Identified as the site of the Miracle of the Swine (Luke 8:26-33; Mark 5:1; Matthew 8:28-34; Luck:8). Nearby is Tel Hadar, where Jesus succeeded in feeding the 4,000 (Matthew 15:29-34). During the Byzantine era, this site was known as Dodecathronon (Twelve Seats).
Kursi is a National Park including a chapel and monastery from the 6th century.
Known today as Migdal, this was the birthplace and home of Mary Magdalene (Luke 8:1-2) who was the deserted woman who was healed by Jesus and become one of his followers. She was a witness to the resurrection (John 20:1).
The hill at the northwestern point of the Sea of Galilee where Jesus delivered the Sermon on the Mount (Matthew 5:1-8). With its view toward Capernaum and Tabgha, the hill is shaped with a natural hollow that serves as a natural amphitheater amplifying the speaker's voice.
The flower-filled gardens of the Mount of Beatitudes are a treat for visitors. The Italian government funded the construction of the black-domed Church of the Beatitudes in 1937.
The village where Jesus brought back to life "the dead son of the widow" (Luke 8:11-18).
The city of Nazareth is located in the heart of an undulating valley, where Jesus spent his boyhood and lived with Joseph and Mary (Luke1:26-38).
Today's visitors concentrate on the Basilica of the Annunciation - consecrated by Pope Paul VI in 1964, recalling the announcement of the Angel Gabriel to the Virgin Mary of the approaching virgin birth (Luke1:26-38) as well as the Church of St. Gabriel, Mary's Well, and the "Synagogue Church", where Jesus preached commentaries on the Book of Joshua (Luke 4:16-30) and the Leap of the Lord (Luke 4:29) when Nazarenes attempted to throw Jesus over a cliff.
The ruins of ancient Zipori or Sepphoris as it is know in Greek , are located in the Lower Galilee just a few miles north-west of Nazareth. Its origins are from the time of the Hasmonean King Alexander Janeaus in the 2nd century BC. It is not mentioned in the Old or New Testament but the Jewish historian Josephus Flavius describes the city as the “Ornament of all Galilee” and it was the administrative capital of Galilee in the 1st century AD.
The Crusaders believed that Zipori was the home town of Ann and Joachim, the parents of the Virgin Mary and built a church there in their honour. After the banishment of the Jews from Jerusalem by the Roman Caesar Hadrian, in 135 AD, many Jews fled to the Galilee and in the 2nd century AD Rabbi Yehuda Hanasi (135-220) moved the Sanhedrin to Zipori and it was there that he redacted the Mishnah, the oral tradition of the Jewish Torah which later became part of the Talmud. During the Crusader period a famous battle, known as the Battle of Hattin,took place between the Crusaders, and the Muslim army of Saladdin. Setting out from Zipori on July 4, 1187, the Crusader army under King Guy de Lusignan, met the Muslim army by the Horns of Hattin, and the result was the total defeat and annihilation of the Crusader army and the consequent loss of the holy City of Jerusalem to the forces of Saladdin.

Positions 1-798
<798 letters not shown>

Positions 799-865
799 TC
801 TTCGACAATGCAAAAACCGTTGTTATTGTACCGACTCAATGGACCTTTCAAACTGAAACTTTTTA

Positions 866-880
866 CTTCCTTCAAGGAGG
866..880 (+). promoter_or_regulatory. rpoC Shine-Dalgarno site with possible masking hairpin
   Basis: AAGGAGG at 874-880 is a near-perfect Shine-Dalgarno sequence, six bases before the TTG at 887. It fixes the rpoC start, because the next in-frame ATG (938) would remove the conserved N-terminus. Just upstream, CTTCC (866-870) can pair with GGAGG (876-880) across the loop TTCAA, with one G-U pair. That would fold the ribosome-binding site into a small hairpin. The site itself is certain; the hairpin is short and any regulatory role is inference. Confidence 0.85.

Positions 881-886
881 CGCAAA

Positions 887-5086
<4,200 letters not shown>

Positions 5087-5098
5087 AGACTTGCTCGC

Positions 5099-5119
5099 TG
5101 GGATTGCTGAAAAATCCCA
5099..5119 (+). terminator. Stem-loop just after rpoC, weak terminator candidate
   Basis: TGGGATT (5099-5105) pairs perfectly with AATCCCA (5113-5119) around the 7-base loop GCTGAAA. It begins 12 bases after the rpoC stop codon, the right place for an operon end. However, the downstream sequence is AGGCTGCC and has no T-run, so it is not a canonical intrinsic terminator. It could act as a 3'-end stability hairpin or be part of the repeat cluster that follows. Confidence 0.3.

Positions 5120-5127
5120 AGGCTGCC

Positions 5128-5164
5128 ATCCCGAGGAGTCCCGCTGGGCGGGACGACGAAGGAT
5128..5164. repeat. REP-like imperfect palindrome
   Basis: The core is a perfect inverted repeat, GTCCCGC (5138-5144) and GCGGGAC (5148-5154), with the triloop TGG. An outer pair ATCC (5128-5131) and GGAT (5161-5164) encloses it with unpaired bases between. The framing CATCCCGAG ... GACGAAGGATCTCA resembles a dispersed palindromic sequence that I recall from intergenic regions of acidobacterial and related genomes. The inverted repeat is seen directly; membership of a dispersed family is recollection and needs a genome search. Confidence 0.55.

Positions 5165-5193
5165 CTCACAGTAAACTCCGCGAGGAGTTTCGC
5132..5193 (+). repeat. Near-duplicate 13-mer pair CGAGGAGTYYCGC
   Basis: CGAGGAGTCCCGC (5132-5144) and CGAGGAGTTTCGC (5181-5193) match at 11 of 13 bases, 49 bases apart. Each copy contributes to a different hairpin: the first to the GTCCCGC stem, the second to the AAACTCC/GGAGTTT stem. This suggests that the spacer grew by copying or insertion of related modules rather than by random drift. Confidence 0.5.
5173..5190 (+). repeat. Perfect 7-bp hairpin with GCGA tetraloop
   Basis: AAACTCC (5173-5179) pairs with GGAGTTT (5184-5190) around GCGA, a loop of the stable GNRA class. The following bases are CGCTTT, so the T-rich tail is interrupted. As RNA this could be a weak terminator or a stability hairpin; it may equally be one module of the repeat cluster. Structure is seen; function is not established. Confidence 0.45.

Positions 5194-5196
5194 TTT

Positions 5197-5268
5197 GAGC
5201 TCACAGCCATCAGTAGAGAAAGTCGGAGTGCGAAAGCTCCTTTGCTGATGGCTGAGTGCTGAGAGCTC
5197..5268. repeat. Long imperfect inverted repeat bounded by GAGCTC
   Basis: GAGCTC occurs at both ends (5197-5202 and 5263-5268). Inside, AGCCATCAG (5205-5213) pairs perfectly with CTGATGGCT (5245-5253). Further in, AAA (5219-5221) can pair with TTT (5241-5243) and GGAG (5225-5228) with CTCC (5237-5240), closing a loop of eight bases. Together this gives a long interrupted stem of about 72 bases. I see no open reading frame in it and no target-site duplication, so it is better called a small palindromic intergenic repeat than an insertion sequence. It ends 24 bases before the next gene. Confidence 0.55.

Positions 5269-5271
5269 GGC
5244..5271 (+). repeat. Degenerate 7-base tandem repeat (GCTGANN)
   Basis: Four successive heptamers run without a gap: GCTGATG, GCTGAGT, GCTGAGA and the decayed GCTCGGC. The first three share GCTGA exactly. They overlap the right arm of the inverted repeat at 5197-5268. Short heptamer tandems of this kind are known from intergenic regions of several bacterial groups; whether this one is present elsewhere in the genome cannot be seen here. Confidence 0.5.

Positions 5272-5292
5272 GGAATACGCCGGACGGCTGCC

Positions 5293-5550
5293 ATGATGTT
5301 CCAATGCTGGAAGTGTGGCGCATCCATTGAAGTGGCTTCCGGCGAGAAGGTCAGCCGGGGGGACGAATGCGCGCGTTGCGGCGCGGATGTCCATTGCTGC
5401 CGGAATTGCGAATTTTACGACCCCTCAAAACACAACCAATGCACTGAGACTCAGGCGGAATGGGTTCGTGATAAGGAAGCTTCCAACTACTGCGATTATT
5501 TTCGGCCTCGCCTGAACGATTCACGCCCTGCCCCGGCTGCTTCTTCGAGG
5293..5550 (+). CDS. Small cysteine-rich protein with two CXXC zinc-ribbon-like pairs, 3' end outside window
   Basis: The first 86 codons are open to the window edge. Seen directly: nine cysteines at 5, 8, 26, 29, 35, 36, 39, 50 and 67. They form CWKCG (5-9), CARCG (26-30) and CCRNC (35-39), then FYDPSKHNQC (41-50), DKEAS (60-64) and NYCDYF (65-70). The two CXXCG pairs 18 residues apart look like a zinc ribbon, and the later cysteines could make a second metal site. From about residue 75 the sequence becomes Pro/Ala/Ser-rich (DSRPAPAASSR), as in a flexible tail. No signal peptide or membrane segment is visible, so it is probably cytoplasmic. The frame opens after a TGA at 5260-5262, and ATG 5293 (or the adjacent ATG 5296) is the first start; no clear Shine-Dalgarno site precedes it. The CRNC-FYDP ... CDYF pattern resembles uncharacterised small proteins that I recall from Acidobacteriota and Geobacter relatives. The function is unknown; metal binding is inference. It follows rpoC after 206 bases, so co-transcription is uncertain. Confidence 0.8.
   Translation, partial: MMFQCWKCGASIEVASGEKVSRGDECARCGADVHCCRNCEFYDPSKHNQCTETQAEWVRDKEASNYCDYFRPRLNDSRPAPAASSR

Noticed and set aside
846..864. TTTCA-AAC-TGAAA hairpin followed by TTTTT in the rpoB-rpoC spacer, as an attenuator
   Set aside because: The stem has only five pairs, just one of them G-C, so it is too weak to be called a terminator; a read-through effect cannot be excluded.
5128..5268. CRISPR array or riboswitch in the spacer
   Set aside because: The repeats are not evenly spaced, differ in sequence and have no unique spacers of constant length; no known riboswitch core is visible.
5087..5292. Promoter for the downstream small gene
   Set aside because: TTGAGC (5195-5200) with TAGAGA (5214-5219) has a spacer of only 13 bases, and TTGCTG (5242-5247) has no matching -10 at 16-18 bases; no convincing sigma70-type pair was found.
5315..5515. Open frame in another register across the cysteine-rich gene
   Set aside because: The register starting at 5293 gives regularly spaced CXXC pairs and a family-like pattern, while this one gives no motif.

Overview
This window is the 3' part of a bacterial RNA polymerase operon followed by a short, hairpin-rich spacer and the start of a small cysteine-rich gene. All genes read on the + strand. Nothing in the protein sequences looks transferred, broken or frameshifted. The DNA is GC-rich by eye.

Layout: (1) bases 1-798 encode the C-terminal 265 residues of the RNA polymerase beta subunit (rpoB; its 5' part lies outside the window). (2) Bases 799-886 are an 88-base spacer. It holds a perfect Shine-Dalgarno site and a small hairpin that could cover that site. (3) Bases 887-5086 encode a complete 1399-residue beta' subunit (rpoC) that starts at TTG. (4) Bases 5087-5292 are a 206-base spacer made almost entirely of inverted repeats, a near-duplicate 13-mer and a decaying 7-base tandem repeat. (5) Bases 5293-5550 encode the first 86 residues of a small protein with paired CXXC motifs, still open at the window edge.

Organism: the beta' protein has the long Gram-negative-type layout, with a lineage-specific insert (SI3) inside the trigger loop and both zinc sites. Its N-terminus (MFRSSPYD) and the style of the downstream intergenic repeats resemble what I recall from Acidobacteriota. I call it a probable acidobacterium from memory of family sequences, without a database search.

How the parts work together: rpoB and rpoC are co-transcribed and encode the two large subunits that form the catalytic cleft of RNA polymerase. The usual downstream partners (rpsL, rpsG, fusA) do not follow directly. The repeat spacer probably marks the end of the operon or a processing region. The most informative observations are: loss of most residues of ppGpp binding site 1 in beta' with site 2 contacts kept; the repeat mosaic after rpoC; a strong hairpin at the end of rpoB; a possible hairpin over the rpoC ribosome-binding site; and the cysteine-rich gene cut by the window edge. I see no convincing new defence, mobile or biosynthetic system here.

The excavations at Zippori National Park have uncovered a large city, amongst which archeologists have found some of the most magnificent mosaics ever discovered in Israel, including that known as "The Mona Lisa of Israel".
Site of the Miracle of the Loaves and the Fishes, and the post resurrection appearance of Jesus (Mark 6:34-44; Matthew 14:14-21; John 21:15-19; Matthew 16:18-19).
An early Byzantine Church was discovered in 1932 and rebuilt in 1982 as the church of the Multiplication of the Loaves and Fishes. Mosaics were discovered including a view of marshes and water birds, and a basket with loaves of bread and two fishes.
At the foot of the Mount of Beatitudes, visitors to Tabhga visit not only the Church of the Multiplication of the Loaves and Fishes but also the Church of St. Peter's Primacy and the Octagon Pool.
A prominent hill (mountain) southwest of the Sea of Galilee, with very little foothills. It was at foot of Mount Tabor that Deborah and Barak defeated the forces of Sisera. Mount Tabor is believed to be "the high mountain" which Jesus ascended and, before the eyes of Peter, James and John, underwent the Transfiguration; afterwards he was seen conversing with Moses and the Prophet Elijah (Matthew 17:6-13; Luke 9:28-36; Mark 9:2-8).
A snaking road leads through pine forests to the summit of the mountain and the Roman Catholic Church of the Transfiguration and adjacent monastery. The views from the summit, north to Nazareth and east to the Sea of Galilee, are magical.
A spa town built by Herod Antipas (John: 6:23) to honor Tiberius Caesar. After the fall of Jerusalem it became a center of Jewish learning and is considered one of the four Holy Cities of Judaism.
The most important town on the Sea of Galilee, from which boat sail to Capernaum and Ein Gev on the eastern shore. Tiberias is visited by most Christian visitors to the Galilee. Many visit the Tiberias Hot Springs and the first century mosaics at Hammat Tiberias.
See also: Tiberias Hotels.